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The European Fouga Users; Kleine-Brogel, July 18, 2002

The Fouga CM170 Magister, part 2; Text and Photograph's by Alex van Noye

The Fouga Magister could be equipped with various weapons for training purposes. Eventually, the aircraft was also used several times in a conflict in Israel and El Salvador. In Europe, several countries, such as France, Germany and Finland, used the Magister for the training of pilots as preparation for the heavy jets.

The standard armament of the Magister consists of two machine guns of 7.5 mm or 7.62 mm. The choice of these machine guns dependents on the customer's wishes. The Fouga Magister has a capacity of 200 rounds per machine gun. Under the wings optional weapons can be carried like unguided missiles to attack ground targets. The Magister can carry 110lb bombs or the Nord Aviation SS11 anti-tank missile. These weapons can be mounted under the wings on the suspension points. The French company Nord Aviation was mainly a builder of aircraft. The company produced several aircraft between 1944 and 1962. The SS11 was largely a wire-guided missile with four fins and was developed by this company. The rocket was designed as an anti-tank missile. Because the missile was a wire-guided missile, the pilot had to steer the missile until the impact on its target. This missile was therefore limited in its use, because the pilot needed its targets visually at all times. The missile was introduced in 1953 and was for the first time on the market as a modern design. The weapon would be used until the mid-80s. In total there are more than 180,000 missiles of the type SS11 been built and sold. The missile was widely sold around the world. The United States would be a major customer of this weapon. In the United States, the weapon was designated as the AGM-22. The Americans tried the system in 1958 and took the missile officially in use in 1961 as the AGM-22A.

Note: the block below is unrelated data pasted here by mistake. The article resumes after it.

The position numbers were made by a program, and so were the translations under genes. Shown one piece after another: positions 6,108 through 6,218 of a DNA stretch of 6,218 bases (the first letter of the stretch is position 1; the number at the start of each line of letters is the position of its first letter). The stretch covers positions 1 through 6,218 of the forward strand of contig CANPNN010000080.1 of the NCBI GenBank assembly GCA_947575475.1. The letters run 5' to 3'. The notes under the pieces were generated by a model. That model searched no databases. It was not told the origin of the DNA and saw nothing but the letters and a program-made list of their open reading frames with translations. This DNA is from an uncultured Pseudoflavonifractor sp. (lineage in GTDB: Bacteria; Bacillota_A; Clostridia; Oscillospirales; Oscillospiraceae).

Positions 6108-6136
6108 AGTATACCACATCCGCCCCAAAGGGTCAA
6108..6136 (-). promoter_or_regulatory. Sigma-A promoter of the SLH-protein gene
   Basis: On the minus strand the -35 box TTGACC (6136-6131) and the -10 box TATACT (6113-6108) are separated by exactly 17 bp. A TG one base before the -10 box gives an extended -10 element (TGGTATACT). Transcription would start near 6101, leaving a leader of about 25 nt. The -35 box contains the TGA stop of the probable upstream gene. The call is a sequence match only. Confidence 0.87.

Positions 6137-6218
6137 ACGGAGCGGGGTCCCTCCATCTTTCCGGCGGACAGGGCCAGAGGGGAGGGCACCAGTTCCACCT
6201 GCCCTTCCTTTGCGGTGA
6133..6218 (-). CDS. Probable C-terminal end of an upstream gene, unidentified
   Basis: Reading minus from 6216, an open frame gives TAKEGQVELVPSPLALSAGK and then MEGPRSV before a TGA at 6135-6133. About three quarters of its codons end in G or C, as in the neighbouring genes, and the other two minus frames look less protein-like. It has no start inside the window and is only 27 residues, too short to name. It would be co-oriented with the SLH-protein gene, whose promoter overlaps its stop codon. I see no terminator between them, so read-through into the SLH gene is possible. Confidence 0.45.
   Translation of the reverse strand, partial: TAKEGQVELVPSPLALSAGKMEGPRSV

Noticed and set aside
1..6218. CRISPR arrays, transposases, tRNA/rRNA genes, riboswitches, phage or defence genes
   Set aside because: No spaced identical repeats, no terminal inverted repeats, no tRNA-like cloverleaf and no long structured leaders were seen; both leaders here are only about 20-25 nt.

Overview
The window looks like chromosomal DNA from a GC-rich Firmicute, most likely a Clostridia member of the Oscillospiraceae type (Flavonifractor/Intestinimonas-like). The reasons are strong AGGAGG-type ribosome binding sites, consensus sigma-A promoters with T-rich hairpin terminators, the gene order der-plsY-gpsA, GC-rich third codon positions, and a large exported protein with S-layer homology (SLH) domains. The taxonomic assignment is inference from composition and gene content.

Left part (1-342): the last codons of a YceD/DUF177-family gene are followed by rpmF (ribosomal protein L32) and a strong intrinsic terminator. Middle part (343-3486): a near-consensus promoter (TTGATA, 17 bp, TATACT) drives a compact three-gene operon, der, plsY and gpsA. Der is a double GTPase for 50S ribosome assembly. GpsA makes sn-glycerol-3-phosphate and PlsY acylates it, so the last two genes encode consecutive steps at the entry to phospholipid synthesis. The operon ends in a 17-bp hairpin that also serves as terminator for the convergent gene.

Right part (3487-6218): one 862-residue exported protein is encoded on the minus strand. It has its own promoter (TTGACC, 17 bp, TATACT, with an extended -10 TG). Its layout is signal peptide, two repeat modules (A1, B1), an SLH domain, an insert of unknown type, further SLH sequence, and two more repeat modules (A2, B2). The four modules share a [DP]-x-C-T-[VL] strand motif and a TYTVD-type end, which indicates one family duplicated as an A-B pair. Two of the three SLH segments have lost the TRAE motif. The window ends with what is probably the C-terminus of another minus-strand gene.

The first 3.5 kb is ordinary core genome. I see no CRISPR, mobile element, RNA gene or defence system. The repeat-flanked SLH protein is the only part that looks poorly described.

The main customer of the Fouga Magister was the French Air Force. The French AdlA bought a total of over 397 aircraft. The Magister is recognized worldwide as the first jet trainer produced on a large scale. In France, the aircraft was used primarily as a trainer. In other countries, the aircraft was also used as a light attack aircraft. The Magisters were also used in France in the famous display team Patrouille de France. At the end of the 70s the Fougas were phased out at the AdlA. The French air Force had developed the Dassault Dornier Alpha-Jet in the meanwhile. This aircraft would

become the primary trainer in France and Germany. Germany became the first export customer for the Fouga Magister. The German Luftwaffe decided to purchase 62 aircraft from Fouga. The deal was agreed that the remaining 188 planes would be built in Germany. The aircraft were built by Flugzeug Union Süd; this was a consortium of Heinkel and Messerschmitt. The Israeli Air Force also decided to purchase the Fouga Magister. The Israeli version of the Fouga would be built under license by Israeli aircraft IAI Tzukit. Despite the Fouga was purchased for the role of jet trainer, the aircraft was deployed during the Six Day War. Aircraft from the 147 Squadron performed as a close air support aircraft. The Fougas destroyed several targets on Egyptian side during the first days of the war. The more capable aircraft on the Israeli side were used against Arab airfields. The Magister proved in a conflict that it was a high-performing aircraft in the close air support role. IAI built 36 aircraft for Israel.